The ski jumping arena was built for the Winter Olympics in Lillehammer in 1994, and has become the iconic symbol of Lillehammer internationally. At a distance, you can see the magnificent hill naturally situated in the landscape.
In the summer-time, you will see the Olympic rings on the landing area of the hill, and the hill records are clearly marked on both hills.
The technically modern ski jumping facility was completed in 1992 and consists of a large and a small hill, HS138 and HS100, respectively.
The large hill was upgraded in 2007. The shape of the hill was altered to comply with current regulations and a plastic groundcover was installed for summer ski jumping.
Approximately 80,000 jumps are made during the winter and about 20,000 during the summer. Ski jumpers are in action practically every day year-round.
The HS 138 hill record for winter ski jumping was set by Simon Amman at 146 metres in 2009 and for summer ski jumping by Tom Hilde at 145 metres in 2011. The winter record on HS 100 was set by Andreas Kofler at 105 metres in 2011, and the summer record was set by Daniela Iraschko at 106 metres in 2010.
There are kiosks at the top and bottom of the hill. The kiosks offer refreshments and a wide range of gifts, including Olympic Park souvenirs. For opening hours, please see opening hours for the chairlift.
A chairlift will take you from the bottom of the hill to the ski jumping tower at the top of the largest hill. From the open-air terrace at the Ski Jumping Tower, you can enjoy a panorama view of Lillehammer and Lake Mjøsa. This is a popular site for visitors to take photos.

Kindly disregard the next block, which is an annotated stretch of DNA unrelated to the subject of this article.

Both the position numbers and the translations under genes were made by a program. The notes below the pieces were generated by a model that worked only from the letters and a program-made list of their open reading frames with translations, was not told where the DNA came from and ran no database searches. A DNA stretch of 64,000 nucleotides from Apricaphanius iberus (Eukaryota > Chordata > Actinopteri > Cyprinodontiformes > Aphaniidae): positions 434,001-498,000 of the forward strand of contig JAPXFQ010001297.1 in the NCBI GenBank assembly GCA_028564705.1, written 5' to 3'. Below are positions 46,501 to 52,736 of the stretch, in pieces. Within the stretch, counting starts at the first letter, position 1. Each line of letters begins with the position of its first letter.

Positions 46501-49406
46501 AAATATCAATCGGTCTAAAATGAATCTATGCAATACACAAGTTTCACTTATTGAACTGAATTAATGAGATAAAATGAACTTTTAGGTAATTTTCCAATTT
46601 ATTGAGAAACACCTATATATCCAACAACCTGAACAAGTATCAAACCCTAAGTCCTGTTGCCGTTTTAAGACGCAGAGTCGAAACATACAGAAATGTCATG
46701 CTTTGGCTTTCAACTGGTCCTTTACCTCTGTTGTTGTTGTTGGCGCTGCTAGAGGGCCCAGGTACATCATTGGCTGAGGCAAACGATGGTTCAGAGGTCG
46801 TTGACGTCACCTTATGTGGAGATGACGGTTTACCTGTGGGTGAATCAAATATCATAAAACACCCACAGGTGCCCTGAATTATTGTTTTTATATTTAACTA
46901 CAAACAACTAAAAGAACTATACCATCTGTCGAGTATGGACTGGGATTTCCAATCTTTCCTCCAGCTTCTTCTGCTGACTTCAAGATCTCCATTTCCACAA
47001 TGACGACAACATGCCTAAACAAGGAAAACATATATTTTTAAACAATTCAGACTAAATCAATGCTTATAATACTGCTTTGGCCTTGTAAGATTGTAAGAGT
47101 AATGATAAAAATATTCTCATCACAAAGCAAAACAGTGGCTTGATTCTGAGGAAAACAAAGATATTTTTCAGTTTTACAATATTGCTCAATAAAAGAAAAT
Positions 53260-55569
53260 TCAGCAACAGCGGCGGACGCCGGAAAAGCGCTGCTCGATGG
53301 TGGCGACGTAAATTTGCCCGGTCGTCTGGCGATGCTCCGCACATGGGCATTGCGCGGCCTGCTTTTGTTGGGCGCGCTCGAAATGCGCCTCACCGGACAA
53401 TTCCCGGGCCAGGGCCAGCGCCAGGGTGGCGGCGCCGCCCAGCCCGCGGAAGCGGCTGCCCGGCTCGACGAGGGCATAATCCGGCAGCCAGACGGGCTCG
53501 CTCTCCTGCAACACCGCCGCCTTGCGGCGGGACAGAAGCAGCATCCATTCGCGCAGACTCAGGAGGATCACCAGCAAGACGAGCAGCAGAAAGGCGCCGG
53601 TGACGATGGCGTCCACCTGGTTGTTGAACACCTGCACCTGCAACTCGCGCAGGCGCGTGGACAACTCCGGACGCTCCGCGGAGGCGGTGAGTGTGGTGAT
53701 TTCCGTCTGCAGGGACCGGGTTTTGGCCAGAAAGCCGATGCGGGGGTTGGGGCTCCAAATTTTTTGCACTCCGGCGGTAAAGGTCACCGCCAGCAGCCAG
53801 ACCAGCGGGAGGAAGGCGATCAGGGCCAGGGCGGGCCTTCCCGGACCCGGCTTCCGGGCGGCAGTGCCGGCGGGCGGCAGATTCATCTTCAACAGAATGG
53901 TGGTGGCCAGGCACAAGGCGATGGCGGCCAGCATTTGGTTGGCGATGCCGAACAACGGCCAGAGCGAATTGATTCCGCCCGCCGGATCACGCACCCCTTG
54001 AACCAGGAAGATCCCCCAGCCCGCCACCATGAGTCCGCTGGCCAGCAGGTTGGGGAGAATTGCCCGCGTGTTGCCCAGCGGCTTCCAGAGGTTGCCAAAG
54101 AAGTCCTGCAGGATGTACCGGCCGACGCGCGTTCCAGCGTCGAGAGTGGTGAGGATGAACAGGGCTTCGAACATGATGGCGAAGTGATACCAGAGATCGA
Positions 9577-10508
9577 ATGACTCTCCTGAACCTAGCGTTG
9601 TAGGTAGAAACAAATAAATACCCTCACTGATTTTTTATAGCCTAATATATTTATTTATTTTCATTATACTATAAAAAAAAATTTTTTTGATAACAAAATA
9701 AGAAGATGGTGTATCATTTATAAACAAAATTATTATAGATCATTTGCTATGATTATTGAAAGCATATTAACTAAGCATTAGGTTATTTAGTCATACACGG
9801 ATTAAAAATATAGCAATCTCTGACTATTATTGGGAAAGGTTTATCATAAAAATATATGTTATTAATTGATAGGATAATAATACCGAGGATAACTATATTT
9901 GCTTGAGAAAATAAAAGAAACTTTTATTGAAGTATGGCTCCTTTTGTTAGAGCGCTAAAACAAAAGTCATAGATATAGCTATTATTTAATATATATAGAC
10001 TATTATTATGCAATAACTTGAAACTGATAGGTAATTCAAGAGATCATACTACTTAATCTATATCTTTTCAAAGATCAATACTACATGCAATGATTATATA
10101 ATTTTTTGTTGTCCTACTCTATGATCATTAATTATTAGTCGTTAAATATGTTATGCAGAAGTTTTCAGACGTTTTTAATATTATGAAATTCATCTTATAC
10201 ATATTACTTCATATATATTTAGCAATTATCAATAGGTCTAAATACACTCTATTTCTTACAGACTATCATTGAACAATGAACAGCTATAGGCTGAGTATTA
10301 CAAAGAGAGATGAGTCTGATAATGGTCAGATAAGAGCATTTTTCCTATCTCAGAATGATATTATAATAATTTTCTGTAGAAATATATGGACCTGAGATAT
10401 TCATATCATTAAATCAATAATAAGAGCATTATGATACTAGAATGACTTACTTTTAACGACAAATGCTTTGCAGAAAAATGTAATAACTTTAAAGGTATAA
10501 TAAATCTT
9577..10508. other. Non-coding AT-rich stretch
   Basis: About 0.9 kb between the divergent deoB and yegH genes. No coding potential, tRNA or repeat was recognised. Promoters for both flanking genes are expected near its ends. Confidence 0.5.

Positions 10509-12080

You can also ride the chairlift down the hill to get a feel of what the ski jumpers experience soaring down the hill. If you are in decent shape, you are welcome to walk the 954 steps up or down the ski jumping hill for free.
Lighting the Olympic Flame
During the Opening and Closing Ceremonies, the lighting of the Olympic Flame was a popular and symbolic part of the festivities. The original Olympic Torch has been rebuilt. A specially-made hand torch is now used to light the Olympic Torch at the arena.
The secret underground hiding place of the Vetts. The hiding place the Vetts and other underground creatures miraculously appeared from during the Opening Ceremony is still in use under the landing section of the hill. You can visit this room that has a capacity of 25 persons.
Dancing Vetts, Trolls and other creatures can be hired, and music and candles will create a genuinely supernatural atmosphere.
The Ski Jumping Tower holds up to 20 persons for meals or just a snack. The Judge’s Tower features the Royal balcony that provides a magnificent view of the Ski Jumping facility and the city. It is also possible to organize meals either outdoors or indoors at the site for up to 20 persons. Several meeting rooms in the Judge’s Tower are also available for rent during events as well.
Facilities at the Ski Jumping
Sound and lighting equipment, toilet facilities and spectator stands (for up to 50,000 persons), technical systems and major parking facilities are in place for all types of events.
Check out the many possibilities to organize memorable activities and events.
Lysgårdsbakkene Ski Jumping Arena